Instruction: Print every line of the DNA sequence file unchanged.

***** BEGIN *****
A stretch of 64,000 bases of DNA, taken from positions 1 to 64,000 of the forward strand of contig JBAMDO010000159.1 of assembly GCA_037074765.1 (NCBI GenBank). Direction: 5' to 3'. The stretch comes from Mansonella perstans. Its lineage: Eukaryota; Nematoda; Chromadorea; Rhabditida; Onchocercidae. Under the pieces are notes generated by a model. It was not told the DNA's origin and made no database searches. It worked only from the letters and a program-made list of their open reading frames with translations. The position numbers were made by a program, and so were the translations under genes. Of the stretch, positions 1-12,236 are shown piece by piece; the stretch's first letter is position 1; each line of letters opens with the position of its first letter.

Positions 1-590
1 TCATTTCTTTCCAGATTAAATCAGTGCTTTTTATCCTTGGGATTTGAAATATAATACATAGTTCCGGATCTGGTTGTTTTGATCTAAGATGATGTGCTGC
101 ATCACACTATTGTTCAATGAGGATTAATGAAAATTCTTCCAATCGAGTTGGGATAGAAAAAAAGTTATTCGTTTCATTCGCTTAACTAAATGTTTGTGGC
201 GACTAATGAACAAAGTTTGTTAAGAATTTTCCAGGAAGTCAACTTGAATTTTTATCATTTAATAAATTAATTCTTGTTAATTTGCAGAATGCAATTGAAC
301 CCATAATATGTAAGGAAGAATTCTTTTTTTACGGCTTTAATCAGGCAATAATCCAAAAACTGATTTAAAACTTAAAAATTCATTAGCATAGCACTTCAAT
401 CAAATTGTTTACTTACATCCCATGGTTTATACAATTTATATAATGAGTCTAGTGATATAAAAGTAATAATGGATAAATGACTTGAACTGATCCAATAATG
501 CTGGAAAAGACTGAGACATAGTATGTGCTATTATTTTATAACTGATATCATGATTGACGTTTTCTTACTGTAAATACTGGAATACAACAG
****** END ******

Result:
A stretch of 64,000 bases of DNA, taken from positions 1 to 64,000 of the forward strand of contig JBAMDO010000159.1 of assembly GCA_037074765.1 (NCBI GenBank). Direction: 5' to 3'. The stretch comes from Mansonella perstans. Its lineage: Eukaryota; Nematoda; Chromadorea; Rhabditida; Onchocercidae. Under the pieces are notes generated by a model. It was not told the DNA's origin and made no database searches. It worked only from the letters and a program-made list of their open reading frames with translations. The position numbers were made by a program, and so were the translations under genes. Of the stretch, positions 1-12,236 are shown piece by piece; the stretch's first letter is position 1; each line of letters opens with the position of its first letter.

Positions 1-590
1 TCATTTCTTTCCAGATTAAATCAGTGCTTTTTATCCTTGGGATTTGAAATATAATACATAGTTCCGGATCTGGTTGTTTTGATCTAAGATGATGTGCTGC
101 ATCACACTATTGTTCAATGAGGATTAATGAAAATTCTTCCAATCGAGTTGGGATAGAAAAAAAGTTATTCGTTTCATTCGCTTAACTAAATGTTTGTGGC
201 GACTAATGAACAAAGTTTGTTAAGAATTTTCCAGGAAGTCAACTTGAATTTTTATCATTTAATAAATTAATTCTTGTTAATTTGCAGAATGCAATTGAAC
301 CCATAATATGTAAGGAAGAATTCTTTTTTTACGGCTTTAATCAGGCAATAATCCAAAAACTGATTTAAAACTTAAAAATTCATTAGCATAGCACTTCAAT
401 CAAATTGTTTACTTACATCCCATGGTTTATACAATTTATATAATGAGTCTAGTGATATAAAAGTAATAATGGATAAATGACTTGAACTGATCCAATAATG
501 CTGGAAAAGACTGAGACATAGTATGTGCTATTATTTTATAACTGATATCATGATTGACGTTTTCTTACTGTAAATACTGGAATACAACAG